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Companies in this industry primarily sell casual, dress, and athletic shoes, including orthopedic shoes, from physical retail locations. Major US companies include Caleres (formerly Brown Shoe Company and owner of Famous Footwear and Naturalizer), DSW, Footlocker, Genesco, and Payless ShoeSource. Some shoe manufacturers, such as Nike, also have retail operations. Major non-US companies include ALDO (Canada), The Deichmann Group (Germany), and Vivarte (France).
The global footwear industry is expected to grow between 4% and 5% to nearly $200 billion in 2015, driven by growth in the global economy and consumer demand for leading brands.
The US shoe store industry includes about 26,000 stores with combined annual revenue of about $31 billion.
New styles and personal income drive demand. The profitability of individual companies depends on effective merchandising and competitive pricing. Large companies have advantages in purchasing, distribution, and marketing. Small companies can compete effectively by stocking specialty products, providing superior customer service, or serving a local market. The US industry is concentrated: the top 50 companies account for about 70% of industry revenue.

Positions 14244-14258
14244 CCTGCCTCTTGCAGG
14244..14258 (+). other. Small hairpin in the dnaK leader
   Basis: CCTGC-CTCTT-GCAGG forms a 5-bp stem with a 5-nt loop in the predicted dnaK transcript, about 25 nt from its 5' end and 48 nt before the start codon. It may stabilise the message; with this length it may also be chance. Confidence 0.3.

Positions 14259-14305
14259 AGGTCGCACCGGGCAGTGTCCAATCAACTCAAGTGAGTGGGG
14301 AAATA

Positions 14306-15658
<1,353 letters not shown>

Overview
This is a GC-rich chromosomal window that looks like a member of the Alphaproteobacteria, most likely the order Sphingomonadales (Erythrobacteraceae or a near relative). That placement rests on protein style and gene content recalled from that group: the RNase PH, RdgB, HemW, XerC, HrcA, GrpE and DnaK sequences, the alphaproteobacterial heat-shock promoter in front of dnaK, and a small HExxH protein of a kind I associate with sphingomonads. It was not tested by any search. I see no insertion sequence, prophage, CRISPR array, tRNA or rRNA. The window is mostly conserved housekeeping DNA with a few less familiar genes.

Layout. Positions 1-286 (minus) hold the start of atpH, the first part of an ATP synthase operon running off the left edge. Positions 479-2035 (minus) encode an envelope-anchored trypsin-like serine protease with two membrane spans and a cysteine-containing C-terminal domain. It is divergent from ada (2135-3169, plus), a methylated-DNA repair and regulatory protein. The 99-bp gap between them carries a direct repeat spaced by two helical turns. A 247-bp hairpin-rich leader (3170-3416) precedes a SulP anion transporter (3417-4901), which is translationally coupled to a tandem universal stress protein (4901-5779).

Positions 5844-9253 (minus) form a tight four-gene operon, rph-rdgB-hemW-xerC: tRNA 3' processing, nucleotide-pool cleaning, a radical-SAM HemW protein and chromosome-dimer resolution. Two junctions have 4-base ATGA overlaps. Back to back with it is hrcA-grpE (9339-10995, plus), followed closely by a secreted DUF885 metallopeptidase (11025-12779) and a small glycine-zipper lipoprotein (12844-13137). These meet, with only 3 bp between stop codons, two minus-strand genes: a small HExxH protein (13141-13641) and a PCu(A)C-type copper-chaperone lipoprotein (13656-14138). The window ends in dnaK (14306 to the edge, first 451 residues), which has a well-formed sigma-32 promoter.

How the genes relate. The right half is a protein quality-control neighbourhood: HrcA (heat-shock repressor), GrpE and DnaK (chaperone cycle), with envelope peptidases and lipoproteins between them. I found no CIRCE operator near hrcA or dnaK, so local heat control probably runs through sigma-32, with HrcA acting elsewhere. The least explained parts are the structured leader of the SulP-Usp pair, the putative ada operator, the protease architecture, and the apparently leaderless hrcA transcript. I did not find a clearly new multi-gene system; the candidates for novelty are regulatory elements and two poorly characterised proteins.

Shoe stores compete with department stores, mass merchandisers, apparel retailers, Internet retailers, and some shoe manufacturers.
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Major products sold by shoe stores include women’s casual and dress shoes (nearly 30% of industry revenue); men’s athletic shoes (20%); men’s casual and dress shoes (13%), and women’s athletic shoes (10%). Other products include handbags, hosiery, and jewelry. Companies may ...
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